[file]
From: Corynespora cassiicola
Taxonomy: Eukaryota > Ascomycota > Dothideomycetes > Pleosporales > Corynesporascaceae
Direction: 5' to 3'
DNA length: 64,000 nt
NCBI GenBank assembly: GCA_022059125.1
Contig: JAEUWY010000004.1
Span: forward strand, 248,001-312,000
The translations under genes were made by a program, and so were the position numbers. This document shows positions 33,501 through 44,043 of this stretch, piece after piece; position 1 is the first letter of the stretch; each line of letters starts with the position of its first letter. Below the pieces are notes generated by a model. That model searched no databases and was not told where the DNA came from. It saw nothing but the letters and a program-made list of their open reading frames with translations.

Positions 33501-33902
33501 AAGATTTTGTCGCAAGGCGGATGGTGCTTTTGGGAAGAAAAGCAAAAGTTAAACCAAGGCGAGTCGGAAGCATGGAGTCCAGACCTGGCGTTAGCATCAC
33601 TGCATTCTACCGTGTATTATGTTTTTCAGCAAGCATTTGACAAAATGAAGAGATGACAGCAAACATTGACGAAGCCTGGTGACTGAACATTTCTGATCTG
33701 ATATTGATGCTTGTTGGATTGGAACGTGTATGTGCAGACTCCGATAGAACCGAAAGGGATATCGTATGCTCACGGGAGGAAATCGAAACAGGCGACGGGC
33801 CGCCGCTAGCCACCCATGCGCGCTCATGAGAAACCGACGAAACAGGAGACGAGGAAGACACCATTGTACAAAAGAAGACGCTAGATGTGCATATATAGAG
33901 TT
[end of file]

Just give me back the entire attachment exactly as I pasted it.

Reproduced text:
From: Corynespora cassiicola
Taxonomy: Eukaryota > Ascomycota > Dothideomycetes > Pleosporales > Corynesporascaceae
Direction: 5' to 3'
DNA length: 64,000 nt
NCBI GenBank assembly: GCA_022059125.1
Contig: JAEUWY010000004.1
Span: forward strand, 248,001-312,000
The translations under genes were made by a program, and so were the position numbers. This document shows positions 33,501 through 44,043 of this stretch, piece after piece; position 1 is the first letter of the stretch; each line of letters starts with the position of its first letter. Below the pieces are notes generated by a model. That model searched no databases and was not told where the DNA came from. It saw nothing but the letters and a program-made list of their open reading frames with translations.

Positions 33501-33902
33501 AAGATTTTGTCGCAAGGCGGATGGTGCTTTTGGGAAGAAAAGCAAAAGTTAAACCAAGGCGAGTCGGAAGCATGGAGTCCAGACCTGGCGTTAGCATCAC
33601 TGCATTCTACCGTGTATTATGTTTTTCAGCAAGCATTTGACAAAATGAAGAGATGACAGCAAACATTGACGAAGCCTGGTGACTGAACATTTCTGATCTG
33701 ATATTGATGCTTGTTGGATTGGAACGTGTATGTGCAGACTCCGATAGAACCGAAAGGGATATCGTATGCTCACGGGAGGAAATCGAAACAGGCGACGGGC
33801 CGCCGCTAGCCACCCATGCGCGCTCATGAGAAACCGACGAAACAGGAGACGAGGAAGACACCATTGTACAAAAGAAGACGCTAGATGTGCATATATAGAG
33901 TT